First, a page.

Press Release

Mainers can help Oklahoma tornado victims with monetary donations

AUGUSTA, Maine — In the aftermath of the devastating Oklahoma tornadoes, Gov. Paul R. LePage and the Maine Emergency Management Agency remind Mainers that the best way to help with recovery efforts is to support the voluntary agencies working in the disaster area with monetary donations.

“When we see the pictures of the devastation in Oklahoma, we immediately want to help,” the governor said in a press release. “We need to focus that generosity in a way that can be effective immediately. That means supporting the agencies that are already active in the relief effort. ”

Monetary donations enable the relief agencies to purchase items locally as they are needed. This cuts down on transportation costs, helps the local economy and allows the agencies to meet the rapidly changing needs in the disaster area.

“There are many relief organizations already working in the disaster area,” MEMA Director Rob McAleer said in the release. “We urge all those who want to help to pick up a phone, send a check or visit a website to make a cash donation.”

The United Way of Central Oklahoma has activated a Tornado Relief Fund. Proceeds will be distributed to United Way partner agencies working on tornado relief. Donations may be made three ways:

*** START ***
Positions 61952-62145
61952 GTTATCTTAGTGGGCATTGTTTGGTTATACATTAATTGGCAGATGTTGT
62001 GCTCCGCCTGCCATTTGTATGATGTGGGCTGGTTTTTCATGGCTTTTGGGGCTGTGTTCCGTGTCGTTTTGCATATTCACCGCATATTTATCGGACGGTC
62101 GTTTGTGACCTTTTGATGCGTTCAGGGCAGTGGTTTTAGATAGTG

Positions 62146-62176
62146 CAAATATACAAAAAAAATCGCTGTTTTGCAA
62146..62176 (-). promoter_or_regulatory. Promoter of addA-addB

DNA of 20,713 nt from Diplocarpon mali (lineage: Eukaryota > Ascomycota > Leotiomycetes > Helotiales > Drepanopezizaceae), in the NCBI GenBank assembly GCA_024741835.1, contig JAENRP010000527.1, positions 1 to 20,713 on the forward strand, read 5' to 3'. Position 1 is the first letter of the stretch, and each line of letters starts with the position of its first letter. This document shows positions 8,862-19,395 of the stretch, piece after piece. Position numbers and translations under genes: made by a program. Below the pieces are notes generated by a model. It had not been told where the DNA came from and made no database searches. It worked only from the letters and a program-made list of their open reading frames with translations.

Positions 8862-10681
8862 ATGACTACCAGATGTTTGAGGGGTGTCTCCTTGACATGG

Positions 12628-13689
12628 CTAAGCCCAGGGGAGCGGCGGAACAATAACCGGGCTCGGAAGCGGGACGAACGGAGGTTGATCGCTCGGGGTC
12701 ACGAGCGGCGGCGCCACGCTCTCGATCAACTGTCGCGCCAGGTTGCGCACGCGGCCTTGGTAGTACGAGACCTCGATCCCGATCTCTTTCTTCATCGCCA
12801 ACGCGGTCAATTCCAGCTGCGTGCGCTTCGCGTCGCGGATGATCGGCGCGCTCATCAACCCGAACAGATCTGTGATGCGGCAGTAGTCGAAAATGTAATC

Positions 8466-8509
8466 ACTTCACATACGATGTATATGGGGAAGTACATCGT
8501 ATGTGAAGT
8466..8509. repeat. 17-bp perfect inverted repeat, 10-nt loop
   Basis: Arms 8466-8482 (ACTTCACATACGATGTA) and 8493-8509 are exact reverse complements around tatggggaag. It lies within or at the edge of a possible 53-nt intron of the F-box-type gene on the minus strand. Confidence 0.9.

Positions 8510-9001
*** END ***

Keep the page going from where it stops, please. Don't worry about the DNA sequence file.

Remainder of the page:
• Give online to the May Tornadoes Relief Fund located on the United Way of Central Oklahoma’s home page at If you are having trouble donating online:
  • Give by credit card: Call 405-523-3598, 405-523-3597, or 405-236-8441.
  •  Give by mailing a check to United Way of Central Oklahoma, P.O. Box 837, Oklahoma City, OK 73101 with notation for May Tornado Relief.

For those wishing to donate to a specific relief group, the National Donations Management Network maintains a list of voluntary agencies working in Oklahoma, including local faith-based groups and well-known national organizations such as the American Red Cross and the Salvation Army, at:

These volunteer agencies provide a wide variety of services after disasters, such as clean up, childcare, housing repair, crisis counseling, sheltering and food.

Gov. LePage also said that Maine will monitor any requests from Oklahoma that are made under the Emergency Management Assistance Compact (EMAC), a mutual-aid agreement among states.

“If there is a request that Maine can meet, we will offer our help,” the governor said.

Under EMAC, Maine sent trained teams to Vermont after Hurricane Irene and to New York and New Jersey following Superstorm Sandy.


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